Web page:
Spanning the globe for insights into human behavior and persuasion.
Reading the Deseret Morning News a few days ago, I came across a public argument facilitated by a newspaper--a sponsored shouting match
, if you will.
Questar, the public natural gas utility in Utah, had the audacity to blame environmental groups for the high cost of harvesting the blue flame. They did it in their customer newsletter, no less. The Southern Utah Wilderness Alliance (SUWA
) responded by either hammering out a news release or by calling their favorite reporter to complain. In either case, the reporter was only too happy to be the referee of this little tiff. (Get out your newsworthiness calculator... Proximity? Check. Timeliness? Check. Conflict? Double check.)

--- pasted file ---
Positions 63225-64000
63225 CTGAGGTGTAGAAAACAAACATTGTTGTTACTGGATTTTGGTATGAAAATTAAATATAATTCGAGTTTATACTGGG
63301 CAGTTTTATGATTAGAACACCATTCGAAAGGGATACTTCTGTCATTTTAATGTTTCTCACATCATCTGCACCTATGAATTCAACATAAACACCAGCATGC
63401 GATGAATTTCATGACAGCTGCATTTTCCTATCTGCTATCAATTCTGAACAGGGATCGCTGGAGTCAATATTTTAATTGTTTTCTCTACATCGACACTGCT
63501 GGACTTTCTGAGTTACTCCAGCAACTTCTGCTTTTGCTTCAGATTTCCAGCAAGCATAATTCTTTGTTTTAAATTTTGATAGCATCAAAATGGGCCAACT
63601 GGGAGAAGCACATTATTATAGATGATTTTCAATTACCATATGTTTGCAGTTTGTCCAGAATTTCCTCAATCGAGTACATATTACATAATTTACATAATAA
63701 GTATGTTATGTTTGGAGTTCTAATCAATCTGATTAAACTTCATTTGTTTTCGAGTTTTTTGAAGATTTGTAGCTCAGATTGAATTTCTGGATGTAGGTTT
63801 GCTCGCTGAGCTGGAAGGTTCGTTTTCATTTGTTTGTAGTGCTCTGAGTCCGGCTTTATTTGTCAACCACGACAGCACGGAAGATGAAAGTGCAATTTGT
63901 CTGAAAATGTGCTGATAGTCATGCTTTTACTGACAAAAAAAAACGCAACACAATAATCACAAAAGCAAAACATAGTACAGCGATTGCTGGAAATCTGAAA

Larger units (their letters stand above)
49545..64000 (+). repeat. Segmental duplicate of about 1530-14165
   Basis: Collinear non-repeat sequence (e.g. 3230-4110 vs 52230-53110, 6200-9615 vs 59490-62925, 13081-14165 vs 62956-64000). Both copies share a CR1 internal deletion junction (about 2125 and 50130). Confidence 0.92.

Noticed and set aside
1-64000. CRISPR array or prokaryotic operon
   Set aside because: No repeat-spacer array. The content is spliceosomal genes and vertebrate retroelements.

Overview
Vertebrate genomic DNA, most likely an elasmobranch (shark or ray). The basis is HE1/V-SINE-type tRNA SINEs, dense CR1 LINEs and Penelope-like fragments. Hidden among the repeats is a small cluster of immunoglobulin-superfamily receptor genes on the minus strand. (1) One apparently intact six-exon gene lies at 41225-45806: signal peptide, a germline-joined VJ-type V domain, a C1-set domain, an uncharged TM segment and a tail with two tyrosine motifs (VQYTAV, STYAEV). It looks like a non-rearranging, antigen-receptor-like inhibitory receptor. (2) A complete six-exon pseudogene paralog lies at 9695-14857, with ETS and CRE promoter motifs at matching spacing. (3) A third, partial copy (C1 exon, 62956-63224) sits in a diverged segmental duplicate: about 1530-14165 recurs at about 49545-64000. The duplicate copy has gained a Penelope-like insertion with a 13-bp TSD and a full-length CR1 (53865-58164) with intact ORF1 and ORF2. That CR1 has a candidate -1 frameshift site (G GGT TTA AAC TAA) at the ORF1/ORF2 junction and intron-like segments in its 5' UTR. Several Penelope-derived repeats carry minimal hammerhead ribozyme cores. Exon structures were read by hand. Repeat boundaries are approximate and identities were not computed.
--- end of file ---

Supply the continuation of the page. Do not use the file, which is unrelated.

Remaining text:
This is the stuff news audiences see all the time, all across the country: two competing interests taking sides and duking it out. Admittedly, SUWA pulled Questar into this shouting match, and the utility really had no choice but to shout back. And SUWA is probably thinking that using the news media is the only way that they can fight back against this big corporate bully who has a "captive audience" that sends out missives in their billing statements.
My point: this isn't great news, this isn't great PR, and the high cost of natural gas, a problem that disproportionately affects the poorest in our society, won't be solved by competing interests lobbing grenades at each other. PR is much easier if organizations do the right thing.
If Questar's main problem is government regulation, why don't they work with environmental groups and regulators to develop solutions that everyone can live with? If SUWA's big concern is their small reach, why not broaden it by taking advantage of the low-cost-of-entry world of the social web? They did themselves no favors by calling out Questar.